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ITT Technical Institute in Owings Mills was shut down last summer by the U.S. Department of Education, due to the institute being out of compliance with accreditation standards. The education department has since then been taking a closer look at for-profit educational institutions.
“Know Before You Enroll” is a new public awareness campaign that has been announced by state officials and the Maryland Consumer Rights Coalition. This campaign hopes to educate students about the dangers of attending a for-profit school.
One student actively participating in this campaign is Nakia Trezevant. She studied at ITT Technical Institute and is now $12,000 in debt and unable to use the credits she earned towards a degree.
The campaign is similar to one launched in one of the most populated cities in the country, New York City. It’s estimated that in 2015, 58.5 million people visited New York City, which has almost 400 for-profit schools.
Brian Frosh, Maryland Attorney General, said he hopes the campaign “will arm students with the facts they need to know to avoid being victimized by deceitful for-profit schools.”
A report issued by the consumer rights coalition found that for-profit schools unfairly target minority, low-income students who qualify for a high amount of federal financial aid. These students often end up paying more than twice as much as they would have if they had attended a public college.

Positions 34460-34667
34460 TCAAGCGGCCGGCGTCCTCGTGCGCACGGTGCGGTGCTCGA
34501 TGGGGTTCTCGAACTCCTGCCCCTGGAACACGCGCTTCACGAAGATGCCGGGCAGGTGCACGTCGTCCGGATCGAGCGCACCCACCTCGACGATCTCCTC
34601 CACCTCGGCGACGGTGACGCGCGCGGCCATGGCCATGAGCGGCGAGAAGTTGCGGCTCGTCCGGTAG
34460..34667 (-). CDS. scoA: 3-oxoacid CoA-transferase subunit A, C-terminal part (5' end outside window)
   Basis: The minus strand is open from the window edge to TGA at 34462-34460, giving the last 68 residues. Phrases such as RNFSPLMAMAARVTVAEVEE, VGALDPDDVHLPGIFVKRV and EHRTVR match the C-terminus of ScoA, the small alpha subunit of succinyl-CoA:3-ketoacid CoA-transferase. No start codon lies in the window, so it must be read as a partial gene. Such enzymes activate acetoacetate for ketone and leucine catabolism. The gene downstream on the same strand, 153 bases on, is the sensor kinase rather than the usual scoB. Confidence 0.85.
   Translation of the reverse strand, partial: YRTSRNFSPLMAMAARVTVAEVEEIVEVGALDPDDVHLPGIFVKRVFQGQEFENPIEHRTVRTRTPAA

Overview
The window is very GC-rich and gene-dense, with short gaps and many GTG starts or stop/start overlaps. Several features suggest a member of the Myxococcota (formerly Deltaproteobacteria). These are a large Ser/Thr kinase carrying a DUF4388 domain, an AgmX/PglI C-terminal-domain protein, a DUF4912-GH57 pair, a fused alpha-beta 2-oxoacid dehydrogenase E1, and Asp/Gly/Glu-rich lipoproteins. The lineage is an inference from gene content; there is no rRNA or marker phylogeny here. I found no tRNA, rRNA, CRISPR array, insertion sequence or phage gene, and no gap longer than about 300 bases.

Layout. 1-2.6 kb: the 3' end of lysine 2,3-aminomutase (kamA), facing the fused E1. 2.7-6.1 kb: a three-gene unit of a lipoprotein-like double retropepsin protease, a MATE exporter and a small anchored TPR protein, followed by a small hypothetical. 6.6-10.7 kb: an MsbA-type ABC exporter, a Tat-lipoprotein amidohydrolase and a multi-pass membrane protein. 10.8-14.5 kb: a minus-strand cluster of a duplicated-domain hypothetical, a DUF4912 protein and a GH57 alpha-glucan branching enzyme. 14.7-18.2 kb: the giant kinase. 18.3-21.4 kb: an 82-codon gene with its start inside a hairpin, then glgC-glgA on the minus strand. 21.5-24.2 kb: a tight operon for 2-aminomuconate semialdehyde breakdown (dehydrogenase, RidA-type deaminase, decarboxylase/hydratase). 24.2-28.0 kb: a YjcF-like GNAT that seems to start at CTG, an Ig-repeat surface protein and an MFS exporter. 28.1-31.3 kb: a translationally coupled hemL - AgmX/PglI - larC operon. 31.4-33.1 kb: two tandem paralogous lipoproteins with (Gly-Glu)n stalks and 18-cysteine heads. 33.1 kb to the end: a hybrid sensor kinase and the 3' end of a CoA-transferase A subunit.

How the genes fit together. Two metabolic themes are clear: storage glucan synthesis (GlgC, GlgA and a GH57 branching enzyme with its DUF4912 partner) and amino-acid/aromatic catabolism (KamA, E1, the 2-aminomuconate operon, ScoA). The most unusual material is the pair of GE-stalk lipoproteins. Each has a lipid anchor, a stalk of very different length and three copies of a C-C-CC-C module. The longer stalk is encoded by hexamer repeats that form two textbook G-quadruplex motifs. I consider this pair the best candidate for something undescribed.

In 2012, there were almost 30,000 students in Maryland enrolled at for-profit schools. While public school students have an average median debt of $5,610, students who attend for-profit schools have an average median debt of over $18,000.
The President and CEO of Career Education Colleges and Universities, Steve Gunderson, defended for-profit schools, saying the “programs are academically accelerated and move students from the school to their new career as quickly as possible.”
The “Know Before You Enroll” campaign is providing a list of warning signs for students to look for and urges them to avoid schools that guarantee employment. It also warns students to avoid schools that encourage them to enroll on the first day they visit the school. The campaign will be available online to provide advice to soon-to-be students and includes stories from students like Trezevant, who had bad experiences with for-profit schools.
Marceline White, executive director of Maryland Consumer Rights Coalition, made a statement about the campaign saying, “People have to recognize that a lot of kids going to these for-profit schools are the kids doing everything right. They’re looking at education as a gateway,” she said. “We just want to make sure that they have ability to make choices that lead them to good opportunities and don’t just saddle them with debt.”